Is the Board too wide?

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hazelbark
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Post by hazelbark » Thu Aug 19, 2010 4:10 pm

hammy wrote: You can't do that :shock: it is not in the rules .... :shock: you will be punnished for such heresy ;)
My Scotsman is taller than your Scotsman. :lol:

hammy
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Post by hammy » Thu Aug 19, 2010 4:21 pm

hazelbark wrote:We had a mini of 400 on i think it was a 3x2 that worked really well too.
Did you make any rules changes?

For the 650 on a 5 by 3 we just change the terrain picks to 2 or 3 per player and make it such that compulsary terrain must be placed even if it cannot fit (a maximum sized piece will not fit if more than 8mu from the table edge).

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Post by hazelbark » Thu Aug 19, 2010 7:23 pm

IIRC we changed terrain and deployment to 2/3rds the rule stated MUs.

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Post by berthier » Fri Aug 20, 2010 3:33 pm

At Derekcon 57 last October, we used starter armies from any published book on 5 x 3 tables, reduced the set-up to 12 and 7 inches respectively for skirmishers and formed and used 2.5 hours plus 2d6+3 minutes of random time. The games played very fast and the terrain did not seem to overly disrupt the games. Only 3 games of 9 timed out.

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Post by colton1237 » Sat Aug 21, 2010 7:12 am

I'm not really in it to fight 'historical' battles, but play strategy against another person. It works as is for me.

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Cerberias
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Post by Cerberias » Sat Aug 21, 2010 11:43 am

Steal my line :O :D.

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Post by Legionbuilder » Tue Aug 24, 2010 3:37 am

Could be a fun tourney
Play a lot of points on a wide table for one session

then play the same armies with fewer points on a smaller table and compare results

I like the idea of more Legions on the table - better to BASH you with

I do hate those shooty horsey guys running around though - pricks

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Re: Is the Board too wide?

Post by RichardThompson » Fri Sep 10, 2010 6:54 pm

hazelbark wrote:In all the postings about this, that and the other thing.

Is it possible the formula is more simply points to board width ratio?

In 15mm, should 800 points be played on a 5 foot wide board instead of 6?

A narrow board would to a small degree

Increase the worth of HF.
Reduce the LH scamper away.
Increase value of power troops over fiddily troops.
Make the games more likley to conclude.
Make terrain either a bigger issue or less relevant in its absence.
Historical battles were generally fought on infinitely large tables.

Smaller tables just increase the unrealistic end-of-the-world syndrome.

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Post by grahambriggs » Mon Sep 13, 2010 8:57 am

I agree that varying the board size would make for more interest, and smallewr boards might make foot armies viable.

Most 15mm competitions I play in have 6 feet by 4 tables. Largely, they do this because they were once DBM tables and that was the most common size (hence organisers have tables and cloths in 6 foot multiples). In DBM many troop types fought fine in a single rank plus the odd reserve. Hence filling th4 46 base widths of a 6 foot table was possible for many armies.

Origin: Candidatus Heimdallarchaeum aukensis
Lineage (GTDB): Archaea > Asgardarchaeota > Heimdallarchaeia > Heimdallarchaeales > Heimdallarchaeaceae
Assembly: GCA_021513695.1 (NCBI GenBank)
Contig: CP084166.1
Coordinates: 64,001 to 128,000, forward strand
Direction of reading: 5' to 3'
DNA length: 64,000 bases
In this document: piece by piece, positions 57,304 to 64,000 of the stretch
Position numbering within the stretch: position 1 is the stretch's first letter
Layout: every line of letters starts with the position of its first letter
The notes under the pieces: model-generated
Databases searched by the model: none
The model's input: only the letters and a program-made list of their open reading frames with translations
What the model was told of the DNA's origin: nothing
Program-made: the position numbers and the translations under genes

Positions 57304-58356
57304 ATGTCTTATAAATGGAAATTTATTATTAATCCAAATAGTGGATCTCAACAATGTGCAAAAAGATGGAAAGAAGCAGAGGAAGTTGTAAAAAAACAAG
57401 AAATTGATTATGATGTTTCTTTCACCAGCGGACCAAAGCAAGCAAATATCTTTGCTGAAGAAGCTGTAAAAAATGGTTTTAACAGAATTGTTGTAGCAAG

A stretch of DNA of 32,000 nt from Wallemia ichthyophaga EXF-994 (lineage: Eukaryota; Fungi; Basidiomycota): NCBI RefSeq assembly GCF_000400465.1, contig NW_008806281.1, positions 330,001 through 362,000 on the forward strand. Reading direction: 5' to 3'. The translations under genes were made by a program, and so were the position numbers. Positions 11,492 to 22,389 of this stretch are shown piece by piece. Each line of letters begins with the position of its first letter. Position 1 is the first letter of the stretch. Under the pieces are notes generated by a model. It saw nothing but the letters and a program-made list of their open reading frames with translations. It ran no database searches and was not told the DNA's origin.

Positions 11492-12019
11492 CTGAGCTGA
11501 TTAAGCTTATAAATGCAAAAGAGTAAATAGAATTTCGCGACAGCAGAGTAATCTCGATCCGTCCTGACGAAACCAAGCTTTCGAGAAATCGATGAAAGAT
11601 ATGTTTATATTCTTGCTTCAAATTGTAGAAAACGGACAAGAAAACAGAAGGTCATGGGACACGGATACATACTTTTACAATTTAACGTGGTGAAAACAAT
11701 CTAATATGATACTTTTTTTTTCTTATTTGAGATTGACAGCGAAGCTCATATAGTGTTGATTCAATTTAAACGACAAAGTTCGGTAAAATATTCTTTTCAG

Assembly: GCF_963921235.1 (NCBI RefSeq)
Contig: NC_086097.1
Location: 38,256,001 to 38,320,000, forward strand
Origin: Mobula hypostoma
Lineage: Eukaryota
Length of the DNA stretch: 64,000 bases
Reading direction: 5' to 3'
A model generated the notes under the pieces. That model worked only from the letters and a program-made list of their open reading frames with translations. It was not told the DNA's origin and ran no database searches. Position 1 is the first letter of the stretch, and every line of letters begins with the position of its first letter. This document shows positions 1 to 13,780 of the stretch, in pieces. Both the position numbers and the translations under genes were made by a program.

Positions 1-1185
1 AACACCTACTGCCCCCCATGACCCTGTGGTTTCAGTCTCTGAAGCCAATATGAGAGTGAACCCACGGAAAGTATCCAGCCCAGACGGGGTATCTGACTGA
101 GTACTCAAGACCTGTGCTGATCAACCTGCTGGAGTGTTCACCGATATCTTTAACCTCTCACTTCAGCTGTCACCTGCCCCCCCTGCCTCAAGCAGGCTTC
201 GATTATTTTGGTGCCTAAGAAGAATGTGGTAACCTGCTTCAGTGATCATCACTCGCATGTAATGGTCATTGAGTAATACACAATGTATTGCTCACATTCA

Most FoG troop types fight in two ranks to be effective hand to hand. So it's rare to be able to fill 6 feet of table width, hence there is frequently a fairly open flank. Of course, opinions will differ as to whether this is a good thing.

Since there will always be divided opinions on what the ideal table width would be, it might be interesting to see a competition where there were tables of different width (say 5, 6 and 7 feet), allocated randomly. That would test the skills of foot generals finding themselves in the open and mounted finding themselve in close terrain.

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Post by hammy » Mon Sep 13, 2010 9:15 am

grahambriggs wrote:Since there will always be divided opinions on what the ideal table width would be, it might be interesting to see a competition where there were tables of different width (say 5, 6 and 7 feet), allocated randomly. That would test the skills of foot generals finding themselves in the open and mounted finding themselve in close terrain.
That is an interesting idea Graham.

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Post by kevinj » Mon Sep 13, 2010 10:28 am

Since there will always be divided opinions on what the ideal table width would be, it might be interesting to see a competition where there were tables of different width (say 5, 6 and 7 feet), allocated randomly.
I have seen this at some competitions. Not sure it was intentional though...

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Post by BeansNFranks » Mon Sep 13, 2010 7:00 pm

Seems pretty common for HF armies to be devestating as long as they could prevent themselves from being flanked by enemy cavalry. Taking away the extra room to maneuver for mobile troops would make the game more of a march straight ahead and roll dice wouldn't it?

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Post by BeansNFranks » Thu Sep 16, 2010 12:39 pm

grahambriggs wrote:I agree that varying the board size would make for more interest, and smallewr boards might make foot armies viable.